Trish and I spent a week in Colorado Springs in May 2008 visiting friends, taking in sights and enjoying some time off in a beautiful area of the United States. Colorado Springs is nestled up against the eastern edge of the Rocky Mountains (AKA the Front Range) with Pikes Peak visible from most of the local area, weather permitting, of course.
During our trip, the weather was cooperative for the most part and we were able to visit many local tourist attractions during our week-long stay.
Garden of the Gods
One of the first spots we visited was "Garden of the Gods", a group of beautiful, towering sandstone formations discovered in 1859. The park, owned by Colorado Springs and forever free to the public, offers guided nature walks, hiking, mountain biking and horseback riding trails, and while we were there we saw several people rock climbing.
Among the dozens of impressive formations are "Three Graces", pictured on the right, "Cathedral Spire" and "South Gateway Rock", below left, and in the third shot below right you can see Pike's Peak shrouded in the couds, in the distance between "Sentinel Spires" and the "South Gateway Rock".
Like most of the places we visited, Garden of the Gods offers beautiful surroundings with lots of opportunities for photos. Most of the park has marked and paved trails, so you'd have to be very direction-challenged to get lost in the park. Hiking the site was very easy, but still good exercise as the park has multiple loops, plus we were still getting used to the altitude.
After Garden of the Gods, we headed south to the other side of Colorado Springs and up into the foothills to Seven Falls, a beautiful little valley with sheer walls and a majestic set of waterfalls at the end. The canyon itself feels like a very tiny miniaturized version of Yosemite Park in California, including a formation called Half-Dome.
After we got to the falls we began to climb the staircase that goes 181 feet to the top of the falls (barely visible in the picture, right). It's not a staircase carved into the rocks, but an elevated staircase above the cliff surface. It is very steep, has one landing and 224 stairs. While the climb was gorgeous, with the view overlooking the falls and back down the valley, the height and high angle of the stairs was intimidating, and I say that as a person who doesn't suffer from a fear of heights.
The trip up went safely, and while at the top we went on a pair of hikes that are well marked. One easy trail goes for about 20 minutes along the creek to "Midnight Falls" while the second is more advanced and leads to the original gravesite of Helen Hunt Jackson and Inspiration Point.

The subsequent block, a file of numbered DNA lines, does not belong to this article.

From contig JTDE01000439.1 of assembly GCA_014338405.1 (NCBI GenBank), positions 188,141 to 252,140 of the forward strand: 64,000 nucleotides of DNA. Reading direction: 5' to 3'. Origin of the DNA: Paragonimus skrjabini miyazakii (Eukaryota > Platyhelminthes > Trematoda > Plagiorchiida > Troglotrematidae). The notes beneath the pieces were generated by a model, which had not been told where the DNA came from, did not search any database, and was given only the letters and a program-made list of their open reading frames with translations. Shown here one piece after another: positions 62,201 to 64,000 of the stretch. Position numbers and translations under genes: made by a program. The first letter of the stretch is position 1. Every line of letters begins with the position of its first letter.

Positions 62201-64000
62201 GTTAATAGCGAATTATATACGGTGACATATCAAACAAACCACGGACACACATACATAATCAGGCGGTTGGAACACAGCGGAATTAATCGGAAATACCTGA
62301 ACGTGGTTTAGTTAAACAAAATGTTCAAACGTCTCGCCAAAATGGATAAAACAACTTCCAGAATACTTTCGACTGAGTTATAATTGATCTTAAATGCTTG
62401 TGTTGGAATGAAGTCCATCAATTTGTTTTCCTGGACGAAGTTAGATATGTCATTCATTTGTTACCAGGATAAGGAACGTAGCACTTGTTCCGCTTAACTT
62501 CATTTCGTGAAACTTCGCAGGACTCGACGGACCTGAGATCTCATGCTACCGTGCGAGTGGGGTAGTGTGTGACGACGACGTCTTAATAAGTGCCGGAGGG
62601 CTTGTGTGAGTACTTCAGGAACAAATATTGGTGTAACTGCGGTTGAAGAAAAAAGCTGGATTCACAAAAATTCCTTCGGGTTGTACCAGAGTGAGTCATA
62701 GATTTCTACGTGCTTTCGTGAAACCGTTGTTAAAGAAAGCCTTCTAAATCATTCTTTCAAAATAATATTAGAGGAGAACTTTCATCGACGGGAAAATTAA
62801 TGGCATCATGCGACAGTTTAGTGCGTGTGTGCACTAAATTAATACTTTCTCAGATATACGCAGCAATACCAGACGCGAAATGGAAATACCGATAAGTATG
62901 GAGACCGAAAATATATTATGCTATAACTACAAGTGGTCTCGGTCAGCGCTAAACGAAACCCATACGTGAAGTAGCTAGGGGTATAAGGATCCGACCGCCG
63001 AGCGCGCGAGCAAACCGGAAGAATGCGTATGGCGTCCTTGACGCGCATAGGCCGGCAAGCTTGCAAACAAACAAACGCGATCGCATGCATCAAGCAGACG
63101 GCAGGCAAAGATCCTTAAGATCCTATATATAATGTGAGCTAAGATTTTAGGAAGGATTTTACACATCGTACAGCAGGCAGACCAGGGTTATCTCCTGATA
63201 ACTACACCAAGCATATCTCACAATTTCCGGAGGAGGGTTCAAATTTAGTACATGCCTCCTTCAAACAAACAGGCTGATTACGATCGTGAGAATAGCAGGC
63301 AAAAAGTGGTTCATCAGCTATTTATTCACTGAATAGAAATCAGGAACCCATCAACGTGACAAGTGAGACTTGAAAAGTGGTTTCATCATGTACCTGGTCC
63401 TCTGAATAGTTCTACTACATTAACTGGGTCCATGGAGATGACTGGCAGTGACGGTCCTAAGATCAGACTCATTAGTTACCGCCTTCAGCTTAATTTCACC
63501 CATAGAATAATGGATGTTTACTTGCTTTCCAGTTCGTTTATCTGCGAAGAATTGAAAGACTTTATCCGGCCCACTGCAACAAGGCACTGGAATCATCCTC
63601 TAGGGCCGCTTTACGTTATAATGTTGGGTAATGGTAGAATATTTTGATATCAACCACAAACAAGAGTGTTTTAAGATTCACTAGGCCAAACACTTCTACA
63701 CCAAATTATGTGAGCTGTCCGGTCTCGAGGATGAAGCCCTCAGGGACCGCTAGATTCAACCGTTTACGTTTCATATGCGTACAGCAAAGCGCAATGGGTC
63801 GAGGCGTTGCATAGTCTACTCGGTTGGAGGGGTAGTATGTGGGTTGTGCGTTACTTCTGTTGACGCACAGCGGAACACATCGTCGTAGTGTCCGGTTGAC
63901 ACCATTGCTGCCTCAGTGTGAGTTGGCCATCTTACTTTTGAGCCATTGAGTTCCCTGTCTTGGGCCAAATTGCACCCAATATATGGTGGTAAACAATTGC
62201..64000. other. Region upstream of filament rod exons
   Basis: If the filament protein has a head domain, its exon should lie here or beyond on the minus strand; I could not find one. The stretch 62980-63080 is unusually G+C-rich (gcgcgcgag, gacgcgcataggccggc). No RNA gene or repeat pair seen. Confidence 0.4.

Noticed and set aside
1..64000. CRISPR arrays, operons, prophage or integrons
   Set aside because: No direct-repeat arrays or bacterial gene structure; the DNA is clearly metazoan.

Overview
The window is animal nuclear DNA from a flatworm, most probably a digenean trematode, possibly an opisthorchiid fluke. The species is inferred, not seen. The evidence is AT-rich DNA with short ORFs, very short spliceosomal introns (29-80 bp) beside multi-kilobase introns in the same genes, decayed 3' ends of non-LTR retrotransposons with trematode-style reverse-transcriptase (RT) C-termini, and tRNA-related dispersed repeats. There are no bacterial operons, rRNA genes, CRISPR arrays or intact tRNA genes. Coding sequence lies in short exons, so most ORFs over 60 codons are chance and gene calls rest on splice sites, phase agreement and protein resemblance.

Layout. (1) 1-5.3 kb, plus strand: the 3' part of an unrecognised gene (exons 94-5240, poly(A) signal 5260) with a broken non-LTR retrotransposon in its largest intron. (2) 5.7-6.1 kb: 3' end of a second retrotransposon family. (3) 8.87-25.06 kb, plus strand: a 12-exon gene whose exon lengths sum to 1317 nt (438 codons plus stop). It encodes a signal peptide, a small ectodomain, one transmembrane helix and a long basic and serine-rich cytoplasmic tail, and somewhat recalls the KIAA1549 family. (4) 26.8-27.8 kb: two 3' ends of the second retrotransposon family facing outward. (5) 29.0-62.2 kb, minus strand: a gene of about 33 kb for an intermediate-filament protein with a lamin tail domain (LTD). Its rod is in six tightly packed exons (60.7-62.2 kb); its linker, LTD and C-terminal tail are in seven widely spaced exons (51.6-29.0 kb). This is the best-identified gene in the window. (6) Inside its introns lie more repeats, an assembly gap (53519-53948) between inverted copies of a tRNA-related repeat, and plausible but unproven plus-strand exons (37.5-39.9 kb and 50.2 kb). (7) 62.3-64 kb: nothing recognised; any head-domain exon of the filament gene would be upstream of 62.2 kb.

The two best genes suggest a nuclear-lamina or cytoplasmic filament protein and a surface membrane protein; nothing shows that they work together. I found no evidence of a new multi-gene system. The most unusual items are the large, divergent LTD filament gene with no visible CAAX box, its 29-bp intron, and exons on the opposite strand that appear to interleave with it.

We took our time coming back down, but made it eventually. If you're acrophobic, pass on the stairs at Seven Falls.
Rockies v Mets at Coors Field
We made our way up to Denver on Saturday to catch a Major League Baseball game featuring the Rockies versus the New York Mets.
Coors Field (pictured on the right) is a comfortable and modern facility, but it manages to maintain an antique look that enhances its character and charm.
The Rockies lost to the Mets on a rough first inning for Jeff Francis who gave up 5 runs. But the game wasn't without Colorado highlights, including a homerun shot to left center field by Matt Holliday, pictured below.
We stayed in the Mariott Colorado Springs, which was nice and comfortable, but crowded as the US Air Force Academy graduation ceremony was the upcoming Wednesday. On the positive side, though, the Air Force Thunderbirds were in town and could be seen practicing for the graduation ceremony, pictured below.
Our room had a nice view of the Springs from just north of Cheyenne Mountain, pictured above as a rain cell comes through, east across Colorado Springs and all the way to the northeast.
Cave of the Winds
Anasazi Cave Dwellings in Manitou
The last tourist trap we visited during our trip was to the Anasazi Cave Dwellings. While small, the park has been well developed and commercialized. The ruins are both accessible and well preserved and the site includes a museum with a large number of artifacts and information from the original Anasazi inhabitants. We also thought it notable that the gift shop was much more interesting and authentic in regard to the goods sold versus any other stop on the trip. We ended up buying a turtleshell rattle and a weaved basket, nearly the only souveneirs from the trip.